It makes more sense to me now why we very rarely saw kids playing at the parks we drove past while looking for a house in the 'burbs over the summer. We thought it was because it was hotter than hell and no one was allowed out in the sun, but now I have a feeling it was because the kids were bored sh&tless every time they went!

    1. I know they're like ghost towns sometimes.

      I find it a little unsettling around here that I see plenty of babies and primary school-aged children but hardly ever any tweens and teens. It's almost like something out of a scary movie, "What Happened to the Tweenaged Children?"

  6. When I was little I would look at the playground as if it was a boot camp, and the most fun I had with it was running through it to one end to the other seeing how fast I could get across it.
    When I got older around 10-13 I suppose I was lucky cause I would venture into the Red Hill Creek with my brother. We would go there for hours and try and catch snakes and we'd see dames and deer and it was awesome. We would even race up the Red Hill to see who could get up there faster. That was one of the best times of my life.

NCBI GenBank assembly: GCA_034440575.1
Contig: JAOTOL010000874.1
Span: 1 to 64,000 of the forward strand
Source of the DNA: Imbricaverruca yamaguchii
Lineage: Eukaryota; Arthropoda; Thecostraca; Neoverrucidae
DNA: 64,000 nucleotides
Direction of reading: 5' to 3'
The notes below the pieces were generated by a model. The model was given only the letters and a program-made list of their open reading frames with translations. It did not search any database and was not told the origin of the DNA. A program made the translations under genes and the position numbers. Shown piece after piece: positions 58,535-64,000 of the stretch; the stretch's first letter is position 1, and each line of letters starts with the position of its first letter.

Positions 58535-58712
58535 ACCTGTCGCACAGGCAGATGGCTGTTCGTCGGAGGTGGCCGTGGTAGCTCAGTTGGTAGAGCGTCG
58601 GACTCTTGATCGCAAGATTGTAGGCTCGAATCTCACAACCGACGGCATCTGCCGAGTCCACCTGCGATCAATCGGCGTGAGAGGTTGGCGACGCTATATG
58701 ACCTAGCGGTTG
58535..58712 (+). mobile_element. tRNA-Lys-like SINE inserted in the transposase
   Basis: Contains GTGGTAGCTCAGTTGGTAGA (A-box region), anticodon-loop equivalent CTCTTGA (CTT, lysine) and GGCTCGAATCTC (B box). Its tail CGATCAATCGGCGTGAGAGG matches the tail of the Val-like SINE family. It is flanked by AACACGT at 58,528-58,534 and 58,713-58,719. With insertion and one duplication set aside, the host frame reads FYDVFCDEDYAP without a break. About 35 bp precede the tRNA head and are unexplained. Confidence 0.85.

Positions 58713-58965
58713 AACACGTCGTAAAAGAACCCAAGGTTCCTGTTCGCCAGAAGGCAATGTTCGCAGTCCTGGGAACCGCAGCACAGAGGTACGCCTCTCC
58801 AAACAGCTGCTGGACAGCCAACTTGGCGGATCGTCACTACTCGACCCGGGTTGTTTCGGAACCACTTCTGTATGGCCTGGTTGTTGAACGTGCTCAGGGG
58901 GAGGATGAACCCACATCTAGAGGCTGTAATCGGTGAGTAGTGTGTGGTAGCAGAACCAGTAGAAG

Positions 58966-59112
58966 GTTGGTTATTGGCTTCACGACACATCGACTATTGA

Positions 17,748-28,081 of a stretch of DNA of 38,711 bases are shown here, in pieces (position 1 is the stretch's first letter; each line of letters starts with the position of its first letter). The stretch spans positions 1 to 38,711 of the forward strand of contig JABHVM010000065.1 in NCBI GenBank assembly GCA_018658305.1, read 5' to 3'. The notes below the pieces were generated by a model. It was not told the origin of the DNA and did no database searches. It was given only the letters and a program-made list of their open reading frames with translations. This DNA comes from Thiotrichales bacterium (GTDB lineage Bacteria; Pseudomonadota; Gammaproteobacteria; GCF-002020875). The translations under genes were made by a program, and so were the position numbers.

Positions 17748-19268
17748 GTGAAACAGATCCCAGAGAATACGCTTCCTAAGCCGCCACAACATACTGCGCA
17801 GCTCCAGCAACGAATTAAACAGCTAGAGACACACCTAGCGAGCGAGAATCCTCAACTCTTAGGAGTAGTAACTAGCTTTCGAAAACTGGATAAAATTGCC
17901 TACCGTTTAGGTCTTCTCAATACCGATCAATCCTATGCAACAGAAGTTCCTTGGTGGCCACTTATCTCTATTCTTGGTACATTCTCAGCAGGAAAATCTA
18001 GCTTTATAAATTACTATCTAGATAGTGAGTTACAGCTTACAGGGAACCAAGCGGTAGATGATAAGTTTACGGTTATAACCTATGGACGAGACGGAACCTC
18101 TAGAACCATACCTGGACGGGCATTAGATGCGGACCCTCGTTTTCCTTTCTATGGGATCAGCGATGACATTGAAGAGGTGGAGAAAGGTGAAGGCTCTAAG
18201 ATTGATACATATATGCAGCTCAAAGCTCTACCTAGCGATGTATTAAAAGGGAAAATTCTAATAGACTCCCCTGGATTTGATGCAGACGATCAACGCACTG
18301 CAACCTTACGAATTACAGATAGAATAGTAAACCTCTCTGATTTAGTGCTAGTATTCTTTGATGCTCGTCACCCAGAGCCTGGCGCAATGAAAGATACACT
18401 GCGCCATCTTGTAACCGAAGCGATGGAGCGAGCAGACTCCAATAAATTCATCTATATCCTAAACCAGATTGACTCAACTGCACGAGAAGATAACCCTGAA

7. You must come visit me in the Lou so I can show you the City Museum. It is like the most badass playground ever. Do get your tetanus booster beforehand though, mkay?

  8. I miss things about our playground growing up too. I visited it a few years ago with my kids and it was like it was frozen in time. Still the same. You don't see merry go rounds anymore. Or teeter totters. Or those horses that you swing back and forth on. Or the big, steep metal slides that we'd use wax paper on to go faster. Those things were killers on a 90 degree day. I know why they've changed everything....too dangerous or something. But those of us who managed to not crack our heads open had a great time! ;)